How to Measure Your Success as a Worship Leader
Think about someone you know personally who is a more talented worship leader than you.
See that person’s face in your mind. Hear that person singing and playing. Think about how successful he or she is at leading worship.
Now, put all of that out of your mind because I have a secret to tell you:
Your success isn’t based on how talented you are, nor can it be measured by anything you do or don’t do outwardly.
You are successful because you are loved by God and you are seeking to walk in obedience to what He’s asked you to do.Your success isn’t based on how talented you are, nor can it be measured by anything you do or don’t do outwardly. Click To Tweet
When your success meter is based upon this reality, nothing else matters. No other measurement of success is valid. No one can take away your success or name you a failure. You won’t find anything about results in this definition of success. We are so results-oriented that this comes as a surprise as much as a relief.
Just as your success cannot be quantified by your own achievements, neither can you use the achievements of others as the standard for measuring your success. When you begin to realize that success is very simply being loved and seeking to be obedient, you will see how irrelevant both your own accomplishments and the accomplishments of others are to your life.
I love striving to be the best in my craft and I think that it is a noble and even a godly desire to pursue excellence. But along with that pursuit must come a great knowing of the truth that my success isn’t based on how good I am compared to someone else, or how “externally successful” I may look to myself or others.Just as your success cannot be quantified by your own achievements, neither can you use the achievements of others as the standard for measuring your success. Click To Tweet
Let me say it again: your success comes from being obedient to God’s voice and walking out what He’s asked you to do.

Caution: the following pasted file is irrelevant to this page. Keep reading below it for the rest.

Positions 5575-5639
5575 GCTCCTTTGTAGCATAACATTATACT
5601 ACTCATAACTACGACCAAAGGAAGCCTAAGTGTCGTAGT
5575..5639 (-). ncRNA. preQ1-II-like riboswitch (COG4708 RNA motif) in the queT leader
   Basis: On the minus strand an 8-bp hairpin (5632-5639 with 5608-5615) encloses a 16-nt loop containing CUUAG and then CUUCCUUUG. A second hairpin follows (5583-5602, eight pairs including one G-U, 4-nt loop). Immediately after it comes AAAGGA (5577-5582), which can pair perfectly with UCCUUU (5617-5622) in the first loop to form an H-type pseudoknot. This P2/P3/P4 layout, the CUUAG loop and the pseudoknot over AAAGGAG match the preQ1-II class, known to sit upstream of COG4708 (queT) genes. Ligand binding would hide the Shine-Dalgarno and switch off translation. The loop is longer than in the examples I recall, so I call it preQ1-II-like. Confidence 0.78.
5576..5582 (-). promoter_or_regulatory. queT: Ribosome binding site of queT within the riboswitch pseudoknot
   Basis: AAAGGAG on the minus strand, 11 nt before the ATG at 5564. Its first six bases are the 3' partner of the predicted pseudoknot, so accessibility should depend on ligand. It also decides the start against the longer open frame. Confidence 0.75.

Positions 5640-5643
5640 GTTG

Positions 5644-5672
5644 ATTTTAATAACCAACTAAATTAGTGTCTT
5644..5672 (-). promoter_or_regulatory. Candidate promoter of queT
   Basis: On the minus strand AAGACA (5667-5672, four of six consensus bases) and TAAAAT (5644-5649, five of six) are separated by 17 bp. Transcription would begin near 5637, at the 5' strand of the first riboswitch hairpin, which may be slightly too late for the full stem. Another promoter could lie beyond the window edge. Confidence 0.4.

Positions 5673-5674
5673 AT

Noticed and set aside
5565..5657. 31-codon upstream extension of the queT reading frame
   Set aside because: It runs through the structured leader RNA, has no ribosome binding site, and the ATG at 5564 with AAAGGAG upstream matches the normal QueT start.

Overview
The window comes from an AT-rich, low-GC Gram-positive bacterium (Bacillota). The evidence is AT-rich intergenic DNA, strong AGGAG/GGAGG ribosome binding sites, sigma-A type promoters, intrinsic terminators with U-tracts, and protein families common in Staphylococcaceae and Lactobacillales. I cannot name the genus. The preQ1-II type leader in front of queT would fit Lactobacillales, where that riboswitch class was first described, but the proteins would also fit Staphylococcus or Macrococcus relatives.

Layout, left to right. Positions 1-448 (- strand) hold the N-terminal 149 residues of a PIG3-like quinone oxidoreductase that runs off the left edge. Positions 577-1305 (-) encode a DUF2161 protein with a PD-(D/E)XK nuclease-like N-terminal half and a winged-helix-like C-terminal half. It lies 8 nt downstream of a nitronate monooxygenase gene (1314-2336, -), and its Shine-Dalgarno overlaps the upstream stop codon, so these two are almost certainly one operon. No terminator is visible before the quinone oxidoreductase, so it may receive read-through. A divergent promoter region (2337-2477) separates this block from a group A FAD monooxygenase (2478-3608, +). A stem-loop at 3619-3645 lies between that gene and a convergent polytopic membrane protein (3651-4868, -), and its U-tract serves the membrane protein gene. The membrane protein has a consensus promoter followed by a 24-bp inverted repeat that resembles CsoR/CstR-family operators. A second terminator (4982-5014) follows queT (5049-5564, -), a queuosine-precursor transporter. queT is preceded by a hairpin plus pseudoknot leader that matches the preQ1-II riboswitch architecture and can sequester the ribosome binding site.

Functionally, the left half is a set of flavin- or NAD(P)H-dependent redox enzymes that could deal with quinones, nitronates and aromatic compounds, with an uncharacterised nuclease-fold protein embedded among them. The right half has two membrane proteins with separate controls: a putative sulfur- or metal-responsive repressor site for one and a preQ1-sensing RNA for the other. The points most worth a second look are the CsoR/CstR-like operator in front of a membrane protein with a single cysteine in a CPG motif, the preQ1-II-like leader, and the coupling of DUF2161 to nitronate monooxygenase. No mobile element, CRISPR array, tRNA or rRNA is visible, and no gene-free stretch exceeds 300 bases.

When God asked Jonah to go to Nineveh and preach, if not one single person had repented, Jonah would still have been successful in the eyes of God, because he was faithful to walk out what God asked him to do.
When God told Moses to speak to Pharaoh and tell him to let the Israelites go, Pharaoh resisted his words ten times. But Moses was successful in heaven’s eyes every single time because he was walking in obedience.
God had Jesus wait 30 years before He started any kind of public ministry and yet the Father audibly declared after His baptism, This is My son and I am well pleased with Him. Jesus hadn’t healed anyone or done one miracle that we know of up to this point. What in the world had He done outwardly that would make the Father call Him successful? It wasn’t the fruit of Jesus’ life that the Father was looking at, but at the life itself. He alone knows when our hearts are reaching for obedience.Your success comes from being obedient to God’s voice and walking out what He’s asked you to do. Click To Tweet
We could go on and on looking at men and women in the Bible whose “success” wasn’t determined or accompanied by the praises of man. The heroes of our faith were successful because of an internal setting of their hearts to say yes to God no matter what it looked like.
More than likely, there will always be a worship leader with a better voice, greater abilities, and a more impressive resume than yours. Remember that your success is not conditional upon someone else’s failure. We are a body and to function together the way God intended, we all need to be doing our parts (1 Corinthians 12:14-27). When we truly understand this, we realize that the success of others is something to sincerely celebrate and our hearts are freed up to do just that.The Biblical heroes of our faith were successful because of an internal setting of their hearts to say yes to God no matter what it looked like. Click To Tweet
Therefore, when something incredible happens during another team’s worship time, don’t be upset that it wasn’t while you were leading. Rejoice in what God is doing and remember that it’s not because that team is better than yours. Every worship leader is at a different point in the journey and God has a plan and purpose for each of us. You can touch His heart like no one else, so don’t get distracted or discouraged by how well you think others are doing.
Comparison invites us to evaluate the success of others based on what we see with our eyes when the Word of God tells us that He looks at the heart (1 Samuel 16:7). We need to keep our eyes on the One who sets the only true standard of success and realize that we each have a unique role and purpose that only we can fulfill.When God asked Jonah to go to Nineveh and preach, if not one single person had repented, Jonah would still have been successful in the eyes of God, because he was faithful to walk out what God asked him to do. Click To Tweet
I’ll be talking a lot more about comparison and what makes you a successful worship leader in my upcoming class, Becoming a More Confident Worship Leader: How to Silence Your Inner Critic and Lead Without Fear. Click here for more information regarding this class.
I’d love to hear what your experience has been in evaluating success in yourselves and others. Please share your comments below.
Huge thanks to my friend Jordan Vanderplate for letting me use this photo from Pahoa, Hawaii. Check out more of his work here.